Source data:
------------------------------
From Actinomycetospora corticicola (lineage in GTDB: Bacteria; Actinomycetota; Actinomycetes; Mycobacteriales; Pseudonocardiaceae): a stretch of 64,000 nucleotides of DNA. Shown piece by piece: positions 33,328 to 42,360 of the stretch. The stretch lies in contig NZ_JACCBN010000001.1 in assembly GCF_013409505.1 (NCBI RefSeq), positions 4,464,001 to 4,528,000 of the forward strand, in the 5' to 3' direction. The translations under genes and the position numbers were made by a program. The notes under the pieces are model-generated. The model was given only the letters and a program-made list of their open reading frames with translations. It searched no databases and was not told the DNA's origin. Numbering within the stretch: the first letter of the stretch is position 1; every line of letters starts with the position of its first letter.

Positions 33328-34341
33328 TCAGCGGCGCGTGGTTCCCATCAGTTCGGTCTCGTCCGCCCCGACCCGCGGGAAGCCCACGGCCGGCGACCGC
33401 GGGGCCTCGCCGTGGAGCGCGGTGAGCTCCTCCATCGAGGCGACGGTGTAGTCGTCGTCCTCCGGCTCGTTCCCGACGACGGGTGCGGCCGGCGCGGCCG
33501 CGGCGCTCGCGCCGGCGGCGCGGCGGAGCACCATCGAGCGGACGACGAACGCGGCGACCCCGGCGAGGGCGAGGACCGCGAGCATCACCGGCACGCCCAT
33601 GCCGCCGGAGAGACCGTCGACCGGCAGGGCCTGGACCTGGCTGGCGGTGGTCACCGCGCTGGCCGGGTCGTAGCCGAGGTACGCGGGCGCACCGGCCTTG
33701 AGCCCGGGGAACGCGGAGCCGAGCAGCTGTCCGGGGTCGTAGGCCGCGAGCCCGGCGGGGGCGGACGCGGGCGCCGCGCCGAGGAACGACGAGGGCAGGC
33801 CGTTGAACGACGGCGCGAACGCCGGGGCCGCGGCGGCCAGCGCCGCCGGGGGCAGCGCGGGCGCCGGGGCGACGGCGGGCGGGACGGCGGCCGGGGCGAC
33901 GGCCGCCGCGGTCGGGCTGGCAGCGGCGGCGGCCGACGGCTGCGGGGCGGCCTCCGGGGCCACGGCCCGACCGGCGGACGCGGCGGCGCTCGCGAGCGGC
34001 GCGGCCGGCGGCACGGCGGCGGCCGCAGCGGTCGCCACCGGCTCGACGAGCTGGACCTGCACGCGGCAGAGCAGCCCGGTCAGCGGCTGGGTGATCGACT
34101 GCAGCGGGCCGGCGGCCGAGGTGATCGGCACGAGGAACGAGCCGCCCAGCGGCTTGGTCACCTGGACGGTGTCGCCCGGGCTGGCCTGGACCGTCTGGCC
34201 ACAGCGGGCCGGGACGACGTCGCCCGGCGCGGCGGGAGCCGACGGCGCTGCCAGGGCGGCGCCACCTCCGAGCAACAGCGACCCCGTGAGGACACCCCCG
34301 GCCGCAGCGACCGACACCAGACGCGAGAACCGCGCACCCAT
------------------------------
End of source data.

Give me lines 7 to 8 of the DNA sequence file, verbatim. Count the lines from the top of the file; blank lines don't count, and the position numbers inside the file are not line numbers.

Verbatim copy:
33701 AGCCCGGGGAACGCGGAGCCGAGCAGCTGTCCGGGGTCGTAGGCCGCGAGCCCGGCGGGGGCGGACGCGGGCGCCGCGCCGAGGAACGACGAGGGCAGGC
33801 CGTTGAACGACGGCGCGAACGCCGGGGCCGCGGCGGCCAGCGCCGCCGGGGGCAGCGCGGGCGCCGGGGCGACGGCGGGCGGGACGGCGGCCGGGGCGAC